Princess Lucien Murat
Born Caroline Georgina Frazer in Charleston, North Carolina, she was the daughter of Thomas Fraser, a Scottish emigrant to the United States who had served as a major in the Loyalist militia during the American Revolution.
On 18 August 1831 at Bordentown, New Jersey, she married Prince Lucien Murat (1803-1878), second son of Joachim Murat, King of Naples, and of Caroline Bonaparte, youngest sister of the first Napoléon. Their marriage produced five children, including Joachim, who became the fourth Prince Murat, and Princess Anna Murat, who married Antoine de Noailles, duc de Mouchy.
After Lucien Murat squandered much of the family's fortune, he was reduced, for several years, to living on the revenue from a girls’ boarding school, opened by his wife and her sister, Jane Frazer, at their residence, Linden Hall. He visited France twice, once in 1839 then again in 1844, seeking to assert his family’s claim to the throne of Naples, but on each occasion was only allowed to stay five weeks. After the Revolution of 1848, he and his family settled permanently in France, where he received a number of government appointments. Following the coup d’état of 1852, he became a Senator and in 1853 he gained the title Prince. In March 1861 he issued a manifesto claiming once again the throne of Naples, but without the support of Napoléon III, this ambition came to nothing. During the Franco-Prussian War, after the defeat of the French army at Metz, Murat was imprisoned with Marshal Bazaine. After the fall of the Second Empire, he moved back the United States for a short time in order to attend to his business interests there.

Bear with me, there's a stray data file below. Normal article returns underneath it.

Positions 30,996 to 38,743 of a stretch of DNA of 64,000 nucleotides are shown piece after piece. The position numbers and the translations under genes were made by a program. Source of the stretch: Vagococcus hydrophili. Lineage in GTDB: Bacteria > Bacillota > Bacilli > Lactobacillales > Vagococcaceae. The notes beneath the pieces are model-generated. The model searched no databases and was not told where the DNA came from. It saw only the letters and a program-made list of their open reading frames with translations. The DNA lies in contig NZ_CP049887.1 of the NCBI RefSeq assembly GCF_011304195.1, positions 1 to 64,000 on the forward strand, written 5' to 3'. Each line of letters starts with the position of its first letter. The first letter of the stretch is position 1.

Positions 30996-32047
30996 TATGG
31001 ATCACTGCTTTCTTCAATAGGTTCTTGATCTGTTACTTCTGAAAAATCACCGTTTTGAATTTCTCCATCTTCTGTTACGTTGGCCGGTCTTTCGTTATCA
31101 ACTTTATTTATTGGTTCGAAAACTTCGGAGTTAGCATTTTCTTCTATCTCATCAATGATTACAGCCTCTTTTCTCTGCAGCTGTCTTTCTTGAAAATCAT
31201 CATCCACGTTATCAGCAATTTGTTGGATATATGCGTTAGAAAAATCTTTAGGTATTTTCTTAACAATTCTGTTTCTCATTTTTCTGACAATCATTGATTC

Prince Lucien Murat died in Paris on 10 April 1878. Princess Lucien Murat died the following year on 10 February 1879. A short announcement of her death appeared in the Morning Post (13 February 1879): ‘The death is announced of Princess Lucien Murat, the widow of Prince Lucien Murat, who was the second son of the King of Naples and Queen Caroline Bonaparte. The late Princess was the daughter of Mr Thomas Fraser, a Scotch gentleman, who, after serving in the English army during the war with France, retired and settled in America. Since the fall of the Empire, she has lived in absolute retirement.’